What to do if you're caught in a rip current.
If caught in a rip current:
Never panic. Try to float by lying on your back and by treading water. It’s important to remember that it’s easier to float than it is to remain perpendicular.
Don’t fight the current by trying to swim against it. If necessary, ride it out. Remember, the strength and energy of a rip current will eventually dissipate.
Swim parallel or at an angle to shore until you feel the current weakening.
Once the current weakens, swim toward shore in a relaxed manner while trying to breathe normally and not hyperventilate.
If lifeguards are visible, wave your arms and yell for help.
Spot the rip current
Rip currents are sometimes difficult to spot. However, with the aid of some basic information and a little practice, even a lay person can learn how to identify and avoid being caught in a rip current. Some of the rip current indicators include the following:
Choppy or “excited” water that is located in a channel.
Flotsam (debris) usually moving away from the beach.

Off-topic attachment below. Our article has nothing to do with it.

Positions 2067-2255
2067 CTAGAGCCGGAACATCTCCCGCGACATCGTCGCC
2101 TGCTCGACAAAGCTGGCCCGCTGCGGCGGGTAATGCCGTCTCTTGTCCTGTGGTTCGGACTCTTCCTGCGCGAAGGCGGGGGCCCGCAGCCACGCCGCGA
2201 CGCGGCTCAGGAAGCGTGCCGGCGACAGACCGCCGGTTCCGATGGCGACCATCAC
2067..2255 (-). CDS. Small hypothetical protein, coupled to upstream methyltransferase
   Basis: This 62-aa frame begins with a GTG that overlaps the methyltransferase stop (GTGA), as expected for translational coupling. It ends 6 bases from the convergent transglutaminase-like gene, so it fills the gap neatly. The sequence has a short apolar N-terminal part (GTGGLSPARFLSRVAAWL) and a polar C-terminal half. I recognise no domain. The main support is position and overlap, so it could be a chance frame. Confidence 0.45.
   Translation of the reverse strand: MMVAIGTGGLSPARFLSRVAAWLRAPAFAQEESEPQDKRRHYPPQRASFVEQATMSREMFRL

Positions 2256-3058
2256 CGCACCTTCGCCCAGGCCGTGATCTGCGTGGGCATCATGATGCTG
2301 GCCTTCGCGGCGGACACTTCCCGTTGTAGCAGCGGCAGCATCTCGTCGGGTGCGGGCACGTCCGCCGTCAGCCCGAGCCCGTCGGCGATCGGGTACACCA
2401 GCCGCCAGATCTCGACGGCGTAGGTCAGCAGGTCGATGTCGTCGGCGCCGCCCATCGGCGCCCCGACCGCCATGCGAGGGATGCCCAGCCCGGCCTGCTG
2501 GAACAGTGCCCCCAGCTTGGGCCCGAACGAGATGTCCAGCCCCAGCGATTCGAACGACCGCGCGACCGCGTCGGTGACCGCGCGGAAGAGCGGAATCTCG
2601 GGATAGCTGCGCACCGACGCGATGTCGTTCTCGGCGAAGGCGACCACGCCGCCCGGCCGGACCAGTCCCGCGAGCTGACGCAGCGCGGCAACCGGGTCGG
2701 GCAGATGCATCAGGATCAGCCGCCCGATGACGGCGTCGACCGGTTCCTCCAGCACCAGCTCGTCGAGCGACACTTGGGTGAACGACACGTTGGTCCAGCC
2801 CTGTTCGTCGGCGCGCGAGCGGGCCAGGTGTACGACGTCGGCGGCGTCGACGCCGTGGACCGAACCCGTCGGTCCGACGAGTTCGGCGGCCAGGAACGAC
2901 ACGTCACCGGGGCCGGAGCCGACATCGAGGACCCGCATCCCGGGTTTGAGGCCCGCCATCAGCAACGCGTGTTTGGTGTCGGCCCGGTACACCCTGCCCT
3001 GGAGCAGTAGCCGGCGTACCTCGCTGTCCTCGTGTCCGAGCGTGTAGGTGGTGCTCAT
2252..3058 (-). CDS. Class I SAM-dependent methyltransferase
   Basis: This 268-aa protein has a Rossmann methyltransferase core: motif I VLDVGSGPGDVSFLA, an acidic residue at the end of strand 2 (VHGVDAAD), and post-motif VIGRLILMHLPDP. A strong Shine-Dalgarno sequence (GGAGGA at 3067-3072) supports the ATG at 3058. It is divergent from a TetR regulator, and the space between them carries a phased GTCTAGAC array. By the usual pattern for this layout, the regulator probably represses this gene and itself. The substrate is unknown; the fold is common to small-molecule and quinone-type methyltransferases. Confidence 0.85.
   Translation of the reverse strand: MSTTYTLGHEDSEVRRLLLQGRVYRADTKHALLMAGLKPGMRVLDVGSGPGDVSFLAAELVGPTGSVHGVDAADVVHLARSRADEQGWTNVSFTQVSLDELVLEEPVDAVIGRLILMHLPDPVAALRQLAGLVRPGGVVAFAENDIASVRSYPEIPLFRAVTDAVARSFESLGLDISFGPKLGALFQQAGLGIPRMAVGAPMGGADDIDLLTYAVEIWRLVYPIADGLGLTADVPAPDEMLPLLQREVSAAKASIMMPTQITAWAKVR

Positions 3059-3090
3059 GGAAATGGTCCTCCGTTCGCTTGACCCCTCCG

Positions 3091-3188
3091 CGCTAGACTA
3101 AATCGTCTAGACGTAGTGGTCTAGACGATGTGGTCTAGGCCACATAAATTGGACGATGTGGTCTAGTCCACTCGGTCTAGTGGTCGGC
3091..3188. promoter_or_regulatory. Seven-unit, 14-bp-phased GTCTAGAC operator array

Discolored or murky water allowing for the identification of a distinct channel (neck) that terminates offshore.
If you observe an individual caught in a rip current:
Look for the nearest lifeguard to get help.
If a lifeguard is not immediately available, dial 911.
Look for a flotation device, i.e. a lifesaving ring at a nearby swimming pool, raft, basketball, cooler, etc. Wade to knee deep water and toss flotation device to victim. Try to throw object in front of swimmer. Don’t toss object behind or to the side of victim.
Look for a reaching object, e.g. rope, pole, or a long tree branch and use to reach victim.
Look for other individuals and form a human chain, but only attempt this maneuver with competent and experienced swimmers.
Attempt a swimming rescue only as a last resort and only if you are a strong and experience swimmer with confidence in your rescuing abilities.